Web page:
The association between inflammation and endoplasmic reticulum (ER) stress has been observed in many diseases. However, if and how chronic inflammation regulates the unfolded protein response (UPR) and alters ER homeostasis in general, or in the context of chronic disease, remains unknown. Here, we show that, in the setting of obesity, inflammatory input through increased inducible nitric oxide synthase (iNOS) activity causes S-nitrosylation of a key UPR regulator, IRE1α, which leads to a progressive decline in hepatic IRE1α-mediated XBP1 splicing activity in both genetic (ob/ob) and dietary (high-fat diet-induced) models of obesity. Finally, in obese mice with liver-specific IRE1α deficiency, reconstitution of IRE1α expression with a nitrosylation-resistant variant restored IRE1α-mediated XBP1 splicing and improved glucose homeostasis in vivo. Taken together, these data describe a mechanism by which inflammatory pathways compromise UPR function through iNOS-mediated S-nitrosylation of IRE1α, which contributes to defective IRE1α activity, impaired ER function, and prolonged ER stress in obesity.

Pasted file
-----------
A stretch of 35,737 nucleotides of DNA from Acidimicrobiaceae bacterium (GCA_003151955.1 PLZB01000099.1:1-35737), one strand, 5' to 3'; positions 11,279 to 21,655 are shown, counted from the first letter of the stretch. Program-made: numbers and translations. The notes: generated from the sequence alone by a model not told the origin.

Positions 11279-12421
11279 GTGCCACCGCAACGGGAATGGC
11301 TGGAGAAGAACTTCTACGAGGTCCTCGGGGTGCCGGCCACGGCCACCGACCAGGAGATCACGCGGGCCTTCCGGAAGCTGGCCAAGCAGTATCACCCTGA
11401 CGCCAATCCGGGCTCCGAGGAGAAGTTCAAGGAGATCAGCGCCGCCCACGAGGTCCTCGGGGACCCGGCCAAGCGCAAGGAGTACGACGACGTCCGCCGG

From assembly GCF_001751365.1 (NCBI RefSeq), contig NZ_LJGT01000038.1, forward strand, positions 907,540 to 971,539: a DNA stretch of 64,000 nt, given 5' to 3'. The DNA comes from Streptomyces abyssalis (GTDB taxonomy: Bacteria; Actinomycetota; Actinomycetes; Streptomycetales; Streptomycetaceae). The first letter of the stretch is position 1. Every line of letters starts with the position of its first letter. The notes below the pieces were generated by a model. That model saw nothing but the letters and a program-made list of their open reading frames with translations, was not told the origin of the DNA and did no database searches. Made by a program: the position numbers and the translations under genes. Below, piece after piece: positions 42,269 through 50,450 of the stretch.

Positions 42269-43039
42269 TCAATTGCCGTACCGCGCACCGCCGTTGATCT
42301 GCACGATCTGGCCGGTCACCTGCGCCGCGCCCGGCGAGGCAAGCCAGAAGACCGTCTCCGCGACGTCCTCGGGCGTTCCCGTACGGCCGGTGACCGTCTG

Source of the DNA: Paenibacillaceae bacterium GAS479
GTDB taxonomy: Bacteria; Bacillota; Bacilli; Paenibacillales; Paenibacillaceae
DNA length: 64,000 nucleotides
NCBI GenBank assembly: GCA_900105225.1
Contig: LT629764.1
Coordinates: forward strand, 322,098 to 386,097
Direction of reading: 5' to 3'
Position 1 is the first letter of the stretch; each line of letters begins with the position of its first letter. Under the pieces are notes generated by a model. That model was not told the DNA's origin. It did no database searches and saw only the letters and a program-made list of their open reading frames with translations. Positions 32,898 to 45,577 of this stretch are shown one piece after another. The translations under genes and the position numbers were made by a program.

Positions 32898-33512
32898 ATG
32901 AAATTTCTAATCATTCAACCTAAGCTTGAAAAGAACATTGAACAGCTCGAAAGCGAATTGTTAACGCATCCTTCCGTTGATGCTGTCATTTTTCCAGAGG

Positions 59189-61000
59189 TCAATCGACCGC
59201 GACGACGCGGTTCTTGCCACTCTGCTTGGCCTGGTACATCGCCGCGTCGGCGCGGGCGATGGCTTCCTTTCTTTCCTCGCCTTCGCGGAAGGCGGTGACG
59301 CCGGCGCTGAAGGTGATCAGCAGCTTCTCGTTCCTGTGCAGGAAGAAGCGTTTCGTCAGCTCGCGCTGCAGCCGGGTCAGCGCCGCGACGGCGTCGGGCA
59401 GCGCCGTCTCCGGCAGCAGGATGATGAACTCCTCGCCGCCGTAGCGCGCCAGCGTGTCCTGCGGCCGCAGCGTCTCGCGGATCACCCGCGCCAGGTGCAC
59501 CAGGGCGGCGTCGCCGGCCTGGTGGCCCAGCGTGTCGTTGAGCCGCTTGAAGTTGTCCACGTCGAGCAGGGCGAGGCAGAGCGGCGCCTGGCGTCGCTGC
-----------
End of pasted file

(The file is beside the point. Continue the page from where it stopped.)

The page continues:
Copyright © 2015, American Association for the Advancement of Science.